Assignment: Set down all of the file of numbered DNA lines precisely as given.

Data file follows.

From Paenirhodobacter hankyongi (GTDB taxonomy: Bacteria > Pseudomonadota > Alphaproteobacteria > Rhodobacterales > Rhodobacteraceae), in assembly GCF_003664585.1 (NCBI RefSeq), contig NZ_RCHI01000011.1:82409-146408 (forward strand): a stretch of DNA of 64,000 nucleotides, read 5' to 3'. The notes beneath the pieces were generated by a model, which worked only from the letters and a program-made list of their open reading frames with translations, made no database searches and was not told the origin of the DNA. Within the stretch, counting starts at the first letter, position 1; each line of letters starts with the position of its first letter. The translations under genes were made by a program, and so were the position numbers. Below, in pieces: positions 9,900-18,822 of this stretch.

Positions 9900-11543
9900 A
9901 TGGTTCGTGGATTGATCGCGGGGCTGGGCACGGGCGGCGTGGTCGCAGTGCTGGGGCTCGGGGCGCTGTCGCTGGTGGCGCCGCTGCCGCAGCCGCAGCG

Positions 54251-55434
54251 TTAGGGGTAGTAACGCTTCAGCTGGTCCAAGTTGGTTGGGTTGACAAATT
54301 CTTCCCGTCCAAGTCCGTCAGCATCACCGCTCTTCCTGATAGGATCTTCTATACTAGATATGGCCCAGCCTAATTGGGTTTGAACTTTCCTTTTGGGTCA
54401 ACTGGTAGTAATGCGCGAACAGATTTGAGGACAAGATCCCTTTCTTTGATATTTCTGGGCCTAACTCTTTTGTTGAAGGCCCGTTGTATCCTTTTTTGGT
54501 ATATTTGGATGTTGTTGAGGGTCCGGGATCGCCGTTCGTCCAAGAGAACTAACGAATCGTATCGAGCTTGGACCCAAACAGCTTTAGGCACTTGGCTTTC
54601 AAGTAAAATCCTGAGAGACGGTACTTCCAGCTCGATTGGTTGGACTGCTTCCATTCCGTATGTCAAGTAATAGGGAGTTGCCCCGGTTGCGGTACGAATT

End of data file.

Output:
From Paenirhodobacter hankyongi (GTDB taxonomy: Bacteria > Pseudomonadota > Alphaproteobacteria > Rhodobacterales > Rhodobacteraceae), in assembly GCF_003664585.1 (NCBI RefSeq), contig NZ_RCHI01000011.1:82409-146408 (forward strand): a stretch of DNA of 64,000 nucleotides, read 5' to 3'. The notes beneath the pieces were generated by a model, which worked only from the letters and a program-made list of their open reading frames with translations, made no database searches and was not told the origin of the DNA. Within the stretch, counting starts at the first letter, position 1; each line of letters starts with the position of its first letter. The translations under genes were made by a program, and so were the position numbers. Below, in pieces: positions 9,900-18,822 of this stretch.

Positions 9900-11543
9900 A
9901 TGGTTCGTGGATTGATCGCGGGGCTGGGCACGGGCGGCGTGGTCGCAGTGCTGGGGCTCGGGGCGCTGTCGCTGGTGGCGCCGCTGCCGCAGCCGCAGCG

Positions 54251-55434
54251 TTAGGGGTAGTAACGCTTCAGCTGGTCCAAGTTGGTTGGGTTGACAAATT
54301 CTTCCCGTCCAAGTCCGTCAGCATCACCGCTCTTCCTGATAGGATCTTCTATACTAGATATGGCCCAGCCTAATTGGGTTTGAACTTTCCTTTTGGGTCA
54401 ACTGGTAGTAATGCGCGAACAGATTTGAGGACAAGATCCCTTTCTTTGATATTTCTGGGCCTAACTCTTTTGTTGAAGGCCCGTTGTATCCTTTTTTGGT
54501 ATATTTGGATGTTGTTGAGGGTCCGGGATCGCCGTTCGTCCAAGAGAACTAACGAATCGTATCGAGCTTGGACCCAAACAGCTTTAGGCACTTGGCTTTC
54601 AAGTAAAATCCTGAGAGACGGTACTTCCAGCTCGATTGGTTGGACTGCTTCCATTCCGTATGTCAAGTAATAGGGAGTTGCCCCGGTTGCGGTACGAATT